Conservative backbenchers will tonight consider whether to change the party’s rules to force the Prime Minister to hand over to a caretaker in a bid to see off a no-confidence vote being threatened by Sir Keir Starmer.
The opportunistic Labour leader has vowed to hold a Commons vote on the Government unless the Tories take action to remove Mr Johnson from No10 immediately.
Senior Tory MPs on the party’s powerful 1922 committee will determine how to act tonight when it meets to decide the terms of the leadership election to replace the Prime Minister.
Just four days after Mr Johnson announced his resignation, as many as a dozen MPs are now in the running to take over the top job.
The 1922 committee is thought to be planning to increase the number of nominations required for candidates to formally enter the race in a bid to quickly whittle down the number of people taking part in the contest.
Treasurer of the 1922 Committee Sir Geoffrey Clifton-Brown said yesterday: I am absolutely confident that we will get it down to the last two by July 20.
“I think it is important that we get our side of the process, I call it phase one, the parliamentary side of the process, done before Parliament goes down for recess in the summer, because it’s very much more difficult, if not impossible, to do it when Parliament is in recess.
“I think that is imperative and I actually think that we need, on behalf of the country, to make sure we get on with this whole process so the period of uncertainty is as short as possible before we get a new Prime Minister.”
MPs want to reduce the number to just two by July 20 with the membership then given a say on the final winner and a new leader in place by September.
Round one of voting is set to occur as soon as Wednesday, with several candidates expected to be knocked out.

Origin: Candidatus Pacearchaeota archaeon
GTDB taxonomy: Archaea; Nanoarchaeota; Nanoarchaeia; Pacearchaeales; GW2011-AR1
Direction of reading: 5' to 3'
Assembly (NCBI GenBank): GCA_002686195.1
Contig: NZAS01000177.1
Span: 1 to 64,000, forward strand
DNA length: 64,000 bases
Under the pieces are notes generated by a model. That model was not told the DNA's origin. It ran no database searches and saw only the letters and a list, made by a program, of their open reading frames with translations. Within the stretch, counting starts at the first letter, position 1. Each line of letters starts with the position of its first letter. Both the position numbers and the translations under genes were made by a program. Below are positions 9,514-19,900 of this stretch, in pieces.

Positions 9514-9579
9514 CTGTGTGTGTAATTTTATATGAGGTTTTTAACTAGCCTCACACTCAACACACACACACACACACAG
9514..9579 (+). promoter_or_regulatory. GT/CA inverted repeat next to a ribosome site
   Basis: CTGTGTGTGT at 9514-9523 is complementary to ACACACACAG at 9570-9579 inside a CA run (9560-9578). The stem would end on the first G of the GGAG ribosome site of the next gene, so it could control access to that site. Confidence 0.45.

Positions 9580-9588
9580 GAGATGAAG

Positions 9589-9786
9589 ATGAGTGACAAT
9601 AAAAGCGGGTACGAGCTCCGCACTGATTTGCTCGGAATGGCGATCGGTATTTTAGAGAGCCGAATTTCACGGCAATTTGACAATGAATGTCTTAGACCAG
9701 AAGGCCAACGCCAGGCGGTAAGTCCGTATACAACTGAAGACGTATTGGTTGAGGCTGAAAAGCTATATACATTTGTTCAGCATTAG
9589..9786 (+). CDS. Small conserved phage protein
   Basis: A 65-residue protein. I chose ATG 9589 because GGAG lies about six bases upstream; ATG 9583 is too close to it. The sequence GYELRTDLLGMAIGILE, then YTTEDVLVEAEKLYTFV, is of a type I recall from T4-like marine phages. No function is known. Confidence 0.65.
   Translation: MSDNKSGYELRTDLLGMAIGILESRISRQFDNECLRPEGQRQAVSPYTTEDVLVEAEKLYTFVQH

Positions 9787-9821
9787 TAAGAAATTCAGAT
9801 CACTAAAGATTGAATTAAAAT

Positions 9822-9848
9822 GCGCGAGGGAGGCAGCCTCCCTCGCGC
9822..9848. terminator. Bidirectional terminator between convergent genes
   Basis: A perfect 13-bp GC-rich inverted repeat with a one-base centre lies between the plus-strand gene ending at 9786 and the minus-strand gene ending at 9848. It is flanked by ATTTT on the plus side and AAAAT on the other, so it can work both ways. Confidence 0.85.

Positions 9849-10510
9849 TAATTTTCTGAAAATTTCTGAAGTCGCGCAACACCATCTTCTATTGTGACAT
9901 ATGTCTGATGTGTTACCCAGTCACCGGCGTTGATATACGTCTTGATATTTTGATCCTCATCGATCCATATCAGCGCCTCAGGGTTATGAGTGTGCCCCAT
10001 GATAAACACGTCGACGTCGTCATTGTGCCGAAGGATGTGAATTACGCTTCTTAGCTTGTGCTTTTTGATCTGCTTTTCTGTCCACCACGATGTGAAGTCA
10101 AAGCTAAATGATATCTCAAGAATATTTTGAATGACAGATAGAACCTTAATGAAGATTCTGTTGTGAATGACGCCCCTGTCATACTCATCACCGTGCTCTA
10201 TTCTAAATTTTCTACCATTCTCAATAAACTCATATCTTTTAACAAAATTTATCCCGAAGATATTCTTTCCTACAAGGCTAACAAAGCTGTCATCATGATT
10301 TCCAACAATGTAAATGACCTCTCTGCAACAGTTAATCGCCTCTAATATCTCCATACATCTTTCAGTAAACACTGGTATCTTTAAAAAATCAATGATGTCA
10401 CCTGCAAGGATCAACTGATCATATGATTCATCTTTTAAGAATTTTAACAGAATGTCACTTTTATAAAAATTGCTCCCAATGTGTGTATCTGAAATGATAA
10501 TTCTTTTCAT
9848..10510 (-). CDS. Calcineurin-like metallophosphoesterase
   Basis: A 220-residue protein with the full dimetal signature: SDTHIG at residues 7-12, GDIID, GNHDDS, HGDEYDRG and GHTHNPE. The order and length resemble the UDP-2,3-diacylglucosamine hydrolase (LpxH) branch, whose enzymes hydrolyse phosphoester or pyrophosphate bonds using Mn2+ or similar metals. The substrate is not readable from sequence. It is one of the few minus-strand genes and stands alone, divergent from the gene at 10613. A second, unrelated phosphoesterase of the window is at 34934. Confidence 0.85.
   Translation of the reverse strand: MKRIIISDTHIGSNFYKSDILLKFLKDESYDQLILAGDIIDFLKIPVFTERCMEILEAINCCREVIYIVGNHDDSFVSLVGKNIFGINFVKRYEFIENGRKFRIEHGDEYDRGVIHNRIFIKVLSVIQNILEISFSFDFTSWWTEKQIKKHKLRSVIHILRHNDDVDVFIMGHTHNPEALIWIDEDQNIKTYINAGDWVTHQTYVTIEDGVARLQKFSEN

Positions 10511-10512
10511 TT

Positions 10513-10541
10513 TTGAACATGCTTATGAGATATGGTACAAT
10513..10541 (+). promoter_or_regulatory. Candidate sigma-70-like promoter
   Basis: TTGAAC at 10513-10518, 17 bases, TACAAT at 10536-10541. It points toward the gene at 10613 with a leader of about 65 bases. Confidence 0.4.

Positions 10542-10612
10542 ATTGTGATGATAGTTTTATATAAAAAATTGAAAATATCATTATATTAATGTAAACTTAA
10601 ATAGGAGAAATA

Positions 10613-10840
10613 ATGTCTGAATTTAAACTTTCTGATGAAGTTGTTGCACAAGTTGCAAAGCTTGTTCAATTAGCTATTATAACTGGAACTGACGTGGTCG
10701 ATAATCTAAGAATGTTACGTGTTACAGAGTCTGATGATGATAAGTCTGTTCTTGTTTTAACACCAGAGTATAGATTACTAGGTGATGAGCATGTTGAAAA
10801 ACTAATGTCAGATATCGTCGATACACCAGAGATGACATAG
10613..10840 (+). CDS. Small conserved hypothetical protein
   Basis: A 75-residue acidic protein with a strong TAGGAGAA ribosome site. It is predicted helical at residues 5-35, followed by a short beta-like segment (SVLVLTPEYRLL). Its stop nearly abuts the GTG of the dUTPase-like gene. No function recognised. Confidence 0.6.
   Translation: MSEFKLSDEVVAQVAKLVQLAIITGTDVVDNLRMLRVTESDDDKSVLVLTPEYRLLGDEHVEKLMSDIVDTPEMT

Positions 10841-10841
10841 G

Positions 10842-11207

Foreign Secretary Liz Truss, and foreign office minister Rehman Chishti declared their candidacies on Sunday evening.
Other contenders include former health secretaries Sajid Javid and Jeremy Hunt, ex-chancellor Rishi Sunak, his successor Nadhim Zahawi, Transport Secretary Grant Shapps and trade minister Penny Mordaunt.
Attorney General Suella Braverman, former minister Kemi Badenoch and senior backbencher Tom Tugendhat have also thrown their hats into the ring.
The rules of the contest will be determined after elections for the executive of the 1922 committee are completed this afternoon.
The newly formed group will meet at 5pm and look at whether to require the incumbent leader to step down and be replaced by an interim leader while the contest plays out.
It would see off Labour’s threat to call a no-confidence vote unless Mr Johnson is removed from office.
Deputy Labour leader Angela Rayner said on Friday: “He’s a proven liar who’s engulfed in sleaze and we can’t have another couple of months of this, you know.
“So they do have to get rid of him, and if they don’t, we will call a no-confidence vote because it’s pretty clear – he hasn’t got the confidence of the house or the British public.”
If a no-confidence motion passes, the Queen must either invite another MP to try and form a Government within 14 days or call a snap general election.
Labour hopes their motion will sow division among the Tories, leaving them grappling with whether to risk their reputation by backing Mr Johnson in the vote, or risk causing a general election by voting alongside the Opposition.
A vote could be tabled as soon as tomorrow and take place on Wednesday.
More to follow…
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